As the father of a twelve-year-old girl, I find that opportunities to teach worldview lessons pop up at the most unexpected times.
A few weeks ago, my daughter came home from school and announced that her class was attending an exhibit called "Body Worlds." If you've never heard of this, "Body Worlds" is an exhibit of human corpses.
Unfortunately, I'm not kidding. There's a cadaver of a pregnant woman, her belly sliced open to reveal the corpse of a fetus. One cadaver is riding a horse - a horse cadaver, that is. Several cadavers appear to be dancing together - a true dance macabre. Frankly, they look like something out of a horror film.
The corpse choreographer is a German doctor, Gunther von Hagens. And his traveling cadaver circus has stirred up an international debate about the sanctity of the human body.
Dr. von Hagens preserved the cadavers using a technique he invented called plastination. He says his exhibit is meant to help lay people understand the workings of the human body. But thoughtful people around the world are repelled and disgusted by what he's doing. Some countries and U.S. states have passed laws in an effort to ban the exhibit. Three years ago, a judge in France ruled that putting dead people on display for profit is "a violation of the respect owed them." A German prime minister called the exhibit "degrading to human dignity." Religious leaders, including Catholics and Jews, have condemned what von Hagens is doing - including, three years ago, putting on display a dead male and female which, were they alive, would be engaging in sex.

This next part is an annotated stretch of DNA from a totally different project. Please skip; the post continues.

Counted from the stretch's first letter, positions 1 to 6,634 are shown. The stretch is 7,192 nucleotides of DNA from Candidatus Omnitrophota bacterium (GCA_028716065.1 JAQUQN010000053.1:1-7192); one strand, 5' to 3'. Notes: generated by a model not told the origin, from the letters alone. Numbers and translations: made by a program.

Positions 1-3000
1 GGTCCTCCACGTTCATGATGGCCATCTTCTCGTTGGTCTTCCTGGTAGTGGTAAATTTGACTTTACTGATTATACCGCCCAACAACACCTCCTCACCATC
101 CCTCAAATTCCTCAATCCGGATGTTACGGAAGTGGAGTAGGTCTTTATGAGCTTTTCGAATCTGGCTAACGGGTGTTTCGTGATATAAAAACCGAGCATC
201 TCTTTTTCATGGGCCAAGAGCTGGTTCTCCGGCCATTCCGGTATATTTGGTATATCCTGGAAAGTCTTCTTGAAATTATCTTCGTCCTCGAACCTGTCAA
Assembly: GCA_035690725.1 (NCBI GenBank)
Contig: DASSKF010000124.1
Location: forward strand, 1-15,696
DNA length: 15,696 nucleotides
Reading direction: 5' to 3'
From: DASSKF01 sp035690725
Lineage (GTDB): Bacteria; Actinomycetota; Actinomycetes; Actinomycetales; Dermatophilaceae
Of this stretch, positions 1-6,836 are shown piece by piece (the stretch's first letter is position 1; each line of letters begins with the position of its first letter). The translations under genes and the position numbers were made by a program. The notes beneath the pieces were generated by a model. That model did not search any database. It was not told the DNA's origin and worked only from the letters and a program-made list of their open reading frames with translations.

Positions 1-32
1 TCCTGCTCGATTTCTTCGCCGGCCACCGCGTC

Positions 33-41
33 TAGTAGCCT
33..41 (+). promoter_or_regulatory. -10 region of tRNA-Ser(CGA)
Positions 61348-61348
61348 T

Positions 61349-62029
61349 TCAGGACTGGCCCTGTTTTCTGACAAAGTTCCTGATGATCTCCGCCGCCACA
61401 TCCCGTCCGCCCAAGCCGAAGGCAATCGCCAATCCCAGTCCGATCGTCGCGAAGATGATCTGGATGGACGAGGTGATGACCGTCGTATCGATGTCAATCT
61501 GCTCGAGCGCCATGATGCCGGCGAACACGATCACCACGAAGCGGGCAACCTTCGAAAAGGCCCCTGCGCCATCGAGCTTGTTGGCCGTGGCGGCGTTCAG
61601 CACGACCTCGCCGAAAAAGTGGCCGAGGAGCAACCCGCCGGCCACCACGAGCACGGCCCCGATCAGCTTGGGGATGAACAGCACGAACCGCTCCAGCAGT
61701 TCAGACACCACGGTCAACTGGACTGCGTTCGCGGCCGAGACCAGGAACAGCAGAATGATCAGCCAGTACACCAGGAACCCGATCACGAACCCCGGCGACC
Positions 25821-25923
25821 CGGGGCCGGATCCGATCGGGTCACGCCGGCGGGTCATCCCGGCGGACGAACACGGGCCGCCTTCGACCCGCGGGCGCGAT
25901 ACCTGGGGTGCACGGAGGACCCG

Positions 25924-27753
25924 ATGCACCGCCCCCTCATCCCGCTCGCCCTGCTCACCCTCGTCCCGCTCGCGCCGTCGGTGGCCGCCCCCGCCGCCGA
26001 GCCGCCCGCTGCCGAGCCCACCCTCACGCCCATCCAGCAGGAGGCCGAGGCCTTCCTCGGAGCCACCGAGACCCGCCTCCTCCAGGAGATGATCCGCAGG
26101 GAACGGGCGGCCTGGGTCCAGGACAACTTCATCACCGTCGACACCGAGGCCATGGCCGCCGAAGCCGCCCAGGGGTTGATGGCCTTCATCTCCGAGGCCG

Von Hagens claims that all the cadavers came from people who volunteered to have their remains used this way. That may not be the case: He has been accused of buying the corpses of executed Chinese prisoners and purchasing cadavers from prisons and psychiatric hospitals without the families being notified. That would make the for-profit exhibit even more horrifying.
It probably won't surprise you that von Hagens is an atheist. As Chuck Colson noted a few years ago when he learned of this exhibit, "Dr. von Hagens's grotesque work is a product of his materialist worldview. His public comments suggest that he views the human body as nothing more than a complex mechanism, a complicated network of cells. So he sees nothing wrong with putting corpses on display like so many stuffed owls or racks of deer."
By contrast, Scripture teaches that the human body, even one that is deceased, has great value. It's a belief that comes from the Incarnation - God taking on human form. And of course, we as Christians believe that these bodies of ours will be resurrected as was Jesus' body.
Sadly, even the faithful sometimes forget the Christian teaching that the body deserves great respect - which is why my daughter's Christian school thought nothing of taking children to see this ghoulish exhibit of cadavers. But when I explained why such exhibits were wrong, I'm happy to report that they canceled the field trip.
Situations like this demonstrate why it's so important that we have a thorough understanding of the Christian worldview. Once we do, we all ought to speak up - respectfully, of course - when we run into this type of thing.
And we ought to teach our children why it's wrong to turn human bodies into a display for the entertainment of others: Because God Himself took on human form.